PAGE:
Once up at the summit, besides enjoying the view you can see the mountains of Snowdonia. You’ll also see Puffin Island where there are great opportunities for hiking on its beautiful trails. Tickets for the cable car start from about 12 euros for a return If you are looking for places to visit in Wales, Llandudno is not to be missed!
Climbing Pen y Fan
By David from Delve into Wales
We can’t talk about what to see in Wales without mentioning Pen y Fan.
Pen y Fan – which in Welsh means the top of the beacon – is the highest point of the Brecon Beacons range, and indeed the whole of southern Britain.
The Brecon Beacons, less than an hour north of Cardiff, the Welsh capital, is a hugely popular National Park, and the summit of Pen y Fan is the destination of choice for many visitors, especially in spring and summer.
Pen y Fan is 886 meters above sea level, or 2,907 feet in British imperial measurement and can seem benign and easy on a cool spring day, with hundreds of others climbing the well-trodden path known as the ‘M4’ (after the nearby motorway that runs through south Wales) up the mountain. But in winter it is bleak and inhospitable, and in snow, you normally need an ice axe and crampons to negotiate your way to the summit.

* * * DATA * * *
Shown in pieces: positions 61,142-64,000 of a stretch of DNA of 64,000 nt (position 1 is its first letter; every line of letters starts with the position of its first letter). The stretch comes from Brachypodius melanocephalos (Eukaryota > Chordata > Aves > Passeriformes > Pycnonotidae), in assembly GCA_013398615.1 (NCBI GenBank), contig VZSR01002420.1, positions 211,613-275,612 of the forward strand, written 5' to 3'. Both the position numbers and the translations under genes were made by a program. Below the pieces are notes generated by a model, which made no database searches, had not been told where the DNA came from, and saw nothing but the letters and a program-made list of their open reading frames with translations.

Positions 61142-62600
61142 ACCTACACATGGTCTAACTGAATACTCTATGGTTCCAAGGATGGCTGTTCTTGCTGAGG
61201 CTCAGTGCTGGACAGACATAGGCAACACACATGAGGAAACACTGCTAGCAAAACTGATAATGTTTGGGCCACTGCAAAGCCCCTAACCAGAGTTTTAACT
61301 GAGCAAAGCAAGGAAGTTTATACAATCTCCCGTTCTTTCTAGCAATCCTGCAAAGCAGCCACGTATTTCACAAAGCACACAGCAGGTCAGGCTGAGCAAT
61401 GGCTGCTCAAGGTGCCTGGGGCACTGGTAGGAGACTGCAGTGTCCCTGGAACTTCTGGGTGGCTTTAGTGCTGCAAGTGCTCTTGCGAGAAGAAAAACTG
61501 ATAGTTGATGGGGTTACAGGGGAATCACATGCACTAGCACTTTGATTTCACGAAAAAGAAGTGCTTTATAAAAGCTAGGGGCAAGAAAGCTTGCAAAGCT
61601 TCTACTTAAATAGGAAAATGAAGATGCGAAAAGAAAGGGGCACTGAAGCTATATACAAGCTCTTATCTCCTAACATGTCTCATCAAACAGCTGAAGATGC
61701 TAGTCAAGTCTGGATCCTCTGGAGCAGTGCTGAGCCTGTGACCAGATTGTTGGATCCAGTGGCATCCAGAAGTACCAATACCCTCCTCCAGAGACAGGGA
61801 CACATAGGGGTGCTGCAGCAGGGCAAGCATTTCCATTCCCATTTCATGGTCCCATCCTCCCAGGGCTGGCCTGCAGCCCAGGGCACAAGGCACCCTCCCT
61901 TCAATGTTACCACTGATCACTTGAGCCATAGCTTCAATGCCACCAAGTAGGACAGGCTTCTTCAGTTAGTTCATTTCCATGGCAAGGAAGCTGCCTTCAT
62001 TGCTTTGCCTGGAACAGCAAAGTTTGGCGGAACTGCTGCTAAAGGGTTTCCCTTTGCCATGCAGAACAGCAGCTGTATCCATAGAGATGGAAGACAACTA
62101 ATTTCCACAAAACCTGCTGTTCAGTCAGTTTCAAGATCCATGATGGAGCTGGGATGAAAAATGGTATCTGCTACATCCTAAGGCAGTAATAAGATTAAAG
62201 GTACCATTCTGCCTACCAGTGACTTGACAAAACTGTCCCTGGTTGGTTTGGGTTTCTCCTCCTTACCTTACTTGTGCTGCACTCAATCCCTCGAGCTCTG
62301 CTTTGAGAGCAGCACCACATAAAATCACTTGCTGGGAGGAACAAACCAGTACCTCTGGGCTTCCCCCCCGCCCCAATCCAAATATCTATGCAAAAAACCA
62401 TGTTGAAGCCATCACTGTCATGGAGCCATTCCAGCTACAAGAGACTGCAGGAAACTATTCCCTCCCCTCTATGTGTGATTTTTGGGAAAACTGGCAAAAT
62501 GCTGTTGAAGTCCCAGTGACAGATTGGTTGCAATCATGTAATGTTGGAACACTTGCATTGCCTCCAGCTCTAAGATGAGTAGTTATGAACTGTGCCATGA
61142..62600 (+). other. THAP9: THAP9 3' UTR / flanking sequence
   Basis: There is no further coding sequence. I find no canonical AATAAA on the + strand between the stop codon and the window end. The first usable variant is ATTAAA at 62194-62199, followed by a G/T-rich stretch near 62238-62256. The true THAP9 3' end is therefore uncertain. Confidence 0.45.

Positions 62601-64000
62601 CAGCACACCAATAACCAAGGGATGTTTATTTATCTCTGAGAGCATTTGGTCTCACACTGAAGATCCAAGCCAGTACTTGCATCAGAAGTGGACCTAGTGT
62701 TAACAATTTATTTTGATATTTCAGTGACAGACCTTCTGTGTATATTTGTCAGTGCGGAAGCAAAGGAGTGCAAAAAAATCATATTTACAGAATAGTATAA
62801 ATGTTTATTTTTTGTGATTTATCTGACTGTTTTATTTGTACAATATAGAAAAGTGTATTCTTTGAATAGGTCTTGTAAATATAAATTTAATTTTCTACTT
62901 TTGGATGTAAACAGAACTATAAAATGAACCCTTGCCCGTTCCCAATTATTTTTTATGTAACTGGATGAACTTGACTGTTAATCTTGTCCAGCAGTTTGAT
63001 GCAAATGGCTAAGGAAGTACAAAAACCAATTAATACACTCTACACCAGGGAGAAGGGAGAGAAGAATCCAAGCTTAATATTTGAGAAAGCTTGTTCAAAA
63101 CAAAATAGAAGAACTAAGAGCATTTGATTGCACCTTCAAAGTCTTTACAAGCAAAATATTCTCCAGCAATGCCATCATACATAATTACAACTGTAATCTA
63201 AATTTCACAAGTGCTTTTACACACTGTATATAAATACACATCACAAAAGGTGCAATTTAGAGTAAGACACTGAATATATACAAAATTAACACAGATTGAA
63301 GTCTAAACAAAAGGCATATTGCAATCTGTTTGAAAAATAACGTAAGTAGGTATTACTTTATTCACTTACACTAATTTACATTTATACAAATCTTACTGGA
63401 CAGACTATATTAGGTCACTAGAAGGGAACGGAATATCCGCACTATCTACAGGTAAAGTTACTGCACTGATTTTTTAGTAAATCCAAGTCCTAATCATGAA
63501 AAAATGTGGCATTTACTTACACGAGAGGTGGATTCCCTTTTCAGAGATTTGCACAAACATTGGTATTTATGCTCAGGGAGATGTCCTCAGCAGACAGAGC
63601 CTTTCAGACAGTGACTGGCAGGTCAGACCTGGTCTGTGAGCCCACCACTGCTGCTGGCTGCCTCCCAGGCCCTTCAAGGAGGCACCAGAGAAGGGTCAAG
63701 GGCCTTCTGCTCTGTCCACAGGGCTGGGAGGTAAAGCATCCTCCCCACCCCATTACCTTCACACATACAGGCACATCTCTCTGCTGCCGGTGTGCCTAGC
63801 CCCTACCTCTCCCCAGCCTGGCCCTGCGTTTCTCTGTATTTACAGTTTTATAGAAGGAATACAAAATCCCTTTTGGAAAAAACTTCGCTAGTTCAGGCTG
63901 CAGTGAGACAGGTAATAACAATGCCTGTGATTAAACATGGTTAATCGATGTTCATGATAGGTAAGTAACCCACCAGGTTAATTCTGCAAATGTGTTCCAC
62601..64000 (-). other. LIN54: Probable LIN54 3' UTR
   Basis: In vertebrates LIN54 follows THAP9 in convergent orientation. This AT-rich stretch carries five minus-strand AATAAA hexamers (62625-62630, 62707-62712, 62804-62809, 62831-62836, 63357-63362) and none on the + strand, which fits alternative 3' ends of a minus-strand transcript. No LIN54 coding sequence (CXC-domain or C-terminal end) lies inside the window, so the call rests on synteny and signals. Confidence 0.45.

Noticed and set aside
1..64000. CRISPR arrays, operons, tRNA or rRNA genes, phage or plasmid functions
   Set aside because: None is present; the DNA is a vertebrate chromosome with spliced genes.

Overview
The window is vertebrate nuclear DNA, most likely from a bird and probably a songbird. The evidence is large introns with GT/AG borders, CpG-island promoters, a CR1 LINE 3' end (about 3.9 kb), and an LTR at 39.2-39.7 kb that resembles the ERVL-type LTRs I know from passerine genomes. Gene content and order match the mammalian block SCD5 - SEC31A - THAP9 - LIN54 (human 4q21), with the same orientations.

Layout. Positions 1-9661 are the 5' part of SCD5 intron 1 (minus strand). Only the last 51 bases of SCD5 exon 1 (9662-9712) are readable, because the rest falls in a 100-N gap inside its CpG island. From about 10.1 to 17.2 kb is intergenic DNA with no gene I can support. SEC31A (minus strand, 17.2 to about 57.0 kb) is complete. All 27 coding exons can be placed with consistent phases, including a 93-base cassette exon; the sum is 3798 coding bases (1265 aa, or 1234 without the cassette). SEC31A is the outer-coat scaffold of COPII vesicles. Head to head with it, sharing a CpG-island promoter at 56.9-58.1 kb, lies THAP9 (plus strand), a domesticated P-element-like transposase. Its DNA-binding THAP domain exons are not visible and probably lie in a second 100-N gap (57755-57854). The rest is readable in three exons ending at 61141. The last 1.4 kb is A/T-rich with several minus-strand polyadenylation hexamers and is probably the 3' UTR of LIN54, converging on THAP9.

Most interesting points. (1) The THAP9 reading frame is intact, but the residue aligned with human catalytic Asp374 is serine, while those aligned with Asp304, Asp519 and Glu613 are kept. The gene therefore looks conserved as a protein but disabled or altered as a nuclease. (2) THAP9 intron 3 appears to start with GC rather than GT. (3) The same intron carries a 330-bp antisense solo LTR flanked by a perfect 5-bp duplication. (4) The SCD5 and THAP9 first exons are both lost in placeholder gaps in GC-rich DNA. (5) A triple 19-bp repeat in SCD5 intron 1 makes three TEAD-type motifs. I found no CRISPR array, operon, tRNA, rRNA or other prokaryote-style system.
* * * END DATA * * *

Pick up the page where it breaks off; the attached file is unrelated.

The ‘M4’ route, from Pont ar Daf on the main A470 road, takes between 45 minutes and an hour, depending on your fitness. You reach another summit first, that of Corn Du (the ‘Black Horn’), before dropping down and climbing up to the top of Pen y Fan itself.
There are several other routes up the mountain, and one of the most rewarding is the long haul up from Upper Neuadd reservoir. This starts with a very gentle climb above the lake before the steep pull up to the peak of Cribyn and the final trudge up to Pen y Fan.
Whichever way you go, if the weather is clear you’ll be rewarded with outstanding views over the Welsh countryside, and sometimes down to the hills of Somerset and Devon.
I hope you have enjoyed this blog on places to visit Wales and that you have found lots of inspirations for what to do in Wales for your next adventure.
What do you think about these beautiful places in Wales? Don´t you think Wales is worth a trip? Let us know about your Wales experiences.